Not Exempt


I am eagerly anticipating the release of the final DOJ report on the Mamasapano clash, possibly this coming Monday.

Submitted by the joint National Prosecution Service-National Bureau of Investigation panel to Justice Secretary Leila de Lima on April 16, the 224-page report recommends the prosecution of 90 MILF and BIFF rebels for the 35 deaths in the 55th Special Action Company last January. The report on the 84th SAC casualties is still in the works.

De Lima is bent on indicting the alleged killers, saying the MILF leaders “have to understand that we will not accept that they will be exempt. No. We will insist on [the filing of criminal charges].”[1]

Responding to the report, MILF Vice-Chairman Ghadzali Jaafar stood pat, telling radio station DZBB on Friday that the MILF would refuse to surrender its troops simply because they are not guilty. He maintains that the SAF entered MILF territory without proper coordination; also that the SAF fired first, requiring the MILF forces to defend themselves. Implying that the Moro troops were protected by the standing ceasefire agreement, he said the deadly incident initiated by the SAF commandos jeopardized the peace process.

Countered de Lima, “This (the killing of the policemen) is covered by the criminal justice system. What is clear to me is that even in the course of the peace process, peace negotiations, under a peace process regime, there is no suspension of the power of the state to go after violations of criminal laws, especially when what is involved [is] not [a] political act.”

With both sides hurtling toward an impasse, where will President BS Aquino III place himself? He has been one of the fiercest endorsers of the MILF as a forbearing, bona fide partner to the peace process. But he will find it tricky to defend them against the DOJ findings, if and when these are approved in toto by his alter ego de Lima.

He may try – but will he prevail? –  to prevent her from lodging the cases against the perpetrators named by “Marathon,” the third-party eyewitness to the crimes. Should he fail to convince de Lima, will he succeed in persuading the MILF to cooperate with the Justice department?  Even now, the “revolutionaries” are publishing their defiance thereof, ironically hiding behind the very mechanisms instituted by the OPAPP with his blessings. Noynoy is in very hot soup indeed.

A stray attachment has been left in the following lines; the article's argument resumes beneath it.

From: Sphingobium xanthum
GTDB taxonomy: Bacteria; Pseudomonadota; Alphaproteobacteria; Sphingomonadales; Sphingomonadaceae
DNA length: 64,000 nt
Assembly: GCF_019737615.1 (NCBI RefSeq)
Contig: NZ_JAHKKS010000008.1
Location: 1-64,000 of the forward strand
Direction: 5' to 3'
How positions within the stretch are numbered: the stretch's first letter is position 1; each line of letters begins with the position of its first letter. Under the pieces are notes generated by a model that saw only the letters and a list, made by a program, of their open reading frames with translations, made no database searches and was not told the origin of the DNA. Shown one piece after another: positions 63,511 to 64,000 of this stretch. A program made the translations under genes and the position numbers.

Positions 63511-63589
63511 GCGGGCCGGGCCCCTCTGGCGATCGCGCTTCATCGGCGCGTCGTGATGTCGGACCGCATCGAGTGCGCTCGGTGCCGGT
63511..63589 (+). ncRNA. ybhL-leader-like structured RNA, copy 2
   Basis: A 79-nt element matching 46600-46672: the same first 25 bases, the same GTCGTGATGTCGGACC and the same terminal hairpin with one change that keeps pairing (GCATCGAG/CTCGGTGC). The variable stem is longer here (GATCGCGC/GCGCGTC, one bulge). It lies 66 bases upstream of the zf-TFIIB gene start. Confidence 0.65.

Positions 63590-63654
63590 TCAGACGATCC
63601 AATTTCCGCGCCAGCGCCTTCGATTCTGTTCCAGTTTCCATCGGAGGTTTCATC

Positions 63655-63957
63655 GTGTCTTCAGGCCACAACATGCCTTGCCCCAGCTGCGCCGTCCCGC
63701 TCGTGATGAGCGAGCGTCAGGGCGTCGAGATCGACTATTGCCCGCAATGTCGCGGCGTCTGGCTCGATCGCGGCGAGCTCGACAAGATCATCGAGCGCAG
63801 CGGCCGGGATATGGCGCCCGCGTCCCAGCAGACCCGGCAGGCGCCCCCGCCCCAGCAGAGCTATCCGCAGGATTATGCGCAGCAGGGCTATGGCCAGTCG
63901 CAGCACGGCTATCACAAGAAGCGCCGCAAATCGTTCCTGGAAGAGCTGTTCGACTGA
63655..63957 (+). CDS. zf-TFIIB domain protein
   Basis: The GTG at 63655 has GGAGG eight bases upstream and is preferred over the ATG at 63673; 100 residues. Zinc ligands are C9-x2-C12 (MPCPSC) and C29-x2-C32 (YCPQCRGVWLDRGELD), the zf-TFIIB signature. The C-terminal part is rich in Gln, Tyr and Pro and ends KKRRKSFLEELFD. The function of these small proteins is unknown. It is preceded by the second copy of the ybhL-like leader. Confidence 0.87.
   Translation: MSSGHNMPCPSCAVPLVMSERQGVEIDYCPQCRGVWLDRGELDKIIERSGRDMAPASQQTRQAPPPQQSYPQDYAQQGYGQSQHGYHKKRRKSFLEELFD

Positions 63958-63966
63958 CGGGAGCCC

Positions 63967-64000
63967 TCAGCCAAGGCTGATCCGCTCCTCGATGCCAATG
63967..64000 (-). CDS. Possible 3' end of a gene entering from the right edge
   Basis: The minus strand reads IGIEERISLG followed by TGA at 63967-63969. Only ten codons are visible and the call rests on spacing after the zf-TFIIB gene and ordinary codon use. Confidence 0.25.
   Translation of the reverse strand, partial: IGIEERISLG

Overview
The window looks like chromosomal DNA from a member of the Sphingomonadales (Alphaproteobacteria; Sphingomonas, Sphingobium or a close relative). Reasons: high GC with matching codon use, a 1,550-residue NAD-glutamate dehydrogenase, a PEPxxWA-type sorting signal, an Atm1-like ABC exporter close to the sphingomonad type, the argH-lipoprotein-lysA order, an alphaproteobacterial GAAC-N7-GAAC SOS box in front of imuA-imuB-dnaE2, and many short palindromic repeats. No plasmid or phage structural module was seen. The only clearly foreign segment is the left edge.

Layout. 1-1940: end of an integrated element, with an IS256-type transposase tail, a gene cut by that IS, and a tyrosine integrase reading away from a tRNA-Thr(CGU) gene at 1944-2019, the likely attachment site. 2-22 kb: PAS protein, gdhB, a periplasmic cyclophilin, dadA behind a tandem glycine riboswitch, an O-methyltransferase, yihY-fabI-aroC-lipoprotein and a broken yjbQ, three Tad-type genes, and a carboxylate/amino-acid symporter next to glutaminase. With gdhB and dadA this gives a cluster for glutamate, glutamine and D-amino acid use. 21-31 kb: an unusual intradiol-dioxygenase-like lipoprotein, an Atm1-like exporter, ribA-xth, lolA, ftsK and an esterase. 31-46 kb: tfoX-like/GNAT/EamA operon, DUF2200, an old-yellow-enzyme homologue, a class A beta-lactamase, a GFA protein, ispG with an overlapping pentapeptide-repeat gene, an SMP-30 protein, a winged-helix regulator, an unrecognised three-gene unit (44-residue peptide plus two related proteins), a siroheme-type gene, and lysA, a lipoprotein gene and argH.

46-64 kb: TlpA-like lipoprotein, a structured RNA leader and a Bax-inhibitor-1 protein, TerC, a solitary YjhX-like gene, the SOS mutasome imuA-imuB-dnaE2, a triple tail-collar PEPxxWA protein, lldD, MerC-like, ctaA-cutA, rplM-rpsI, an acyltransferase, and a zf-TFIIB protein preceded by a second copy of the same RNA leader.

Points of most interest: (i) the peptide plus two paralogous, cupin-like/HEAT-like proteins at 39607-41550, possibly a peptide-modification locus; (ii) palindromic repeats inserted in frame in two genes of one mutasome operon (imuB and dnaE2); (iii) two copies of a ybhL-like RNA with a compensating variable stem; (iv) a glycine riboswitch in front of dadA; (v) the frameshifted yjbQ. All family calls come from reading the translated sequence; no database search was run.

On a related topic, it was in the same DZBB interview last Friday that Jaafar coyly identified the birth name of his confrère Mohagher Iqbal as Datucan Abas, even saying that Iqbal used the name when he stood as a respondent in a lawsuit some years ago. Of course, Senator Alan Peter Cayetano beat Jaafar to the punch, divulging the very same information a day earlier. He revealed that a certain “Datucan Abas Mohagher Iqbal” and other MILF leaders, including Jaafar and former MILF spokesman Eid Kabalu, were charged with multiple murder for the Davao airport and Sasa wharf bombings in 2003.[2] They were subsequently served warrants of arrest. It seems incredible that the government peace panel did not know this.

The question of Iqbal’s true identity has recently occupied the minds of our lawmakers, causing respected thinkers such as Randy David to criticize their pettiness. Perhaps the alias issue is not the right peg on which to hang this concern, but I agree with the legislators that there is a need to fixate on the MILF’s lack of transparency, especially with regard to the BBL. As a party to this proposed contract, we must adamantly require their sincerity before the agreement is sealed. But is it only from the MILF that we should demand the truth? Is there a need for our own negotiators to assure us that they have our back?

There are other matters to press upon the legislators. One is the growing call for the referendum on the BBL to be nationwide in scope rather than merely regional. Due to its fiscal implications, the BBL affects all Filipinos and not only those in Mindanao. We must also continue to demand transparency and accountability on the block grants and other financial outlays named in the BBL.

If the executive and the government peace panel will not attend to these matters now causing much social anxiety, it is up to us poor Juans to sound the tocsin and keep it ringing. This is an issue that must be followed vigilantly, lest we lose any of our constitutional guarantees and privileges (not to mention our territory) by default.

If by next week Secretary de Lima changes her tune and turns lax on the 90 accused, we can pretty much expect the BBL to be railroaded through Congress. I know her to be a woman of courage and integrity, and I expect her to hold her ground. Only a juggernaut can make Leila de Lima buckle.

Let’s wait and see.



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